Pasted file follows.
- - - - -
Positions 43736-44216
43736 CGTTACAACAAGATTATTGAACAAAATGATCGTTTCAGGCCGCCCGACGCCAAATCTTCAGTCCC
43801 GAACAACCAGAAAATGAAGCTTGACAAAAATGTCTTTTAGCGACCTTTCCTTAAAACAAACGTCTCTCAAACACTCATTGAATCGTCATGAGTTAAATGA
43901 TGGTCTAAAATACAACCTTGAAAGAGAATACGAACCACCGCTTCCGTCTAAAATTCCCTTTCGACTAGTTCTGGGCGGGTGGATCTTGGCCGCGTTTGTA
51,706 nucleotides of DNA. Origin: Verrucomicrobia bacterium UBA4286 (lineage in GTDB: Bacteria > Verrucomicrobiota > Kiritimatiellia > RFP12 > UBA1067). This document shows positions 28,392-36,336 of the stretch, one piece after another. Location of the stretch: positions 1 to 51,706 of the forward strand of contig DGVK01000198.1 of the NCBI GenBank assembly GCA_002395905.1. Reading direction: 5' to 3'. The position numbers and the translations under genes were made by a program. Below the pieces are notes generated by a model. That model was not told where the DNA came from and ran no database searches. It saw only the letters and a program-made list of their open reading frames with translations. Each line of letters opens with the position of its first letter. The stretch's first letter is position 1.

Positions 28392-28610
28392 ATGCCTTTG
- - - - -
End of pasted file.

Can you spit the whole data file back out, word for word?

Positions 43736-44216
43736 CGTTACAACAAGATTATTGAACAAAATGATCGTTTCAGGCCGCCCGACGCCAAATCTTCAGTCCC
43801 GAACAACCAGAAAATGAAGCTTGACAAAAATGTCTTTTAGCGACCTTTCCTTAAAACAAACGTCTCTCAAACACTCATTGAATCGTCATGAGTTAAATGA
43901 TGGTCTAAAATACAACCTTGAAAGAGAATACGAACCACCGCTTCCGTCTAAAATTCCCTTTCGACTAGTTCTGGGCGGGTGGATCTTGGCCGCGTTTGTA
51,706 nucleotides of DNA. Origin: Verrucomicrobia bacterium UBA4286 (lineage in GTDB: Bacteria > Verrucomicrobiota > Kiritimatiellia > RFP12 > UBA1067). This document shows positions 28,392-36,336 of the stretch, one piece after another. Location of the stretch: positions 1 to 51,706 of the forward strand of contig DGVK01000198.1 of the NCBI GenBank assembly GCA_002395905.1. Reading direction: 5' to 3'. The position numbers and the translations under genes were made by a program. Below the pieces are notes generated by a model. That model was not told where the DNA came from and ran no database searches. It saw only the letters and a program-made list of their open reading frames with translations. Each line of letters opens with the position of its first letter. The stretch's first letter is position 1.

Positions 28392-28610
28392 ATGCCTTTG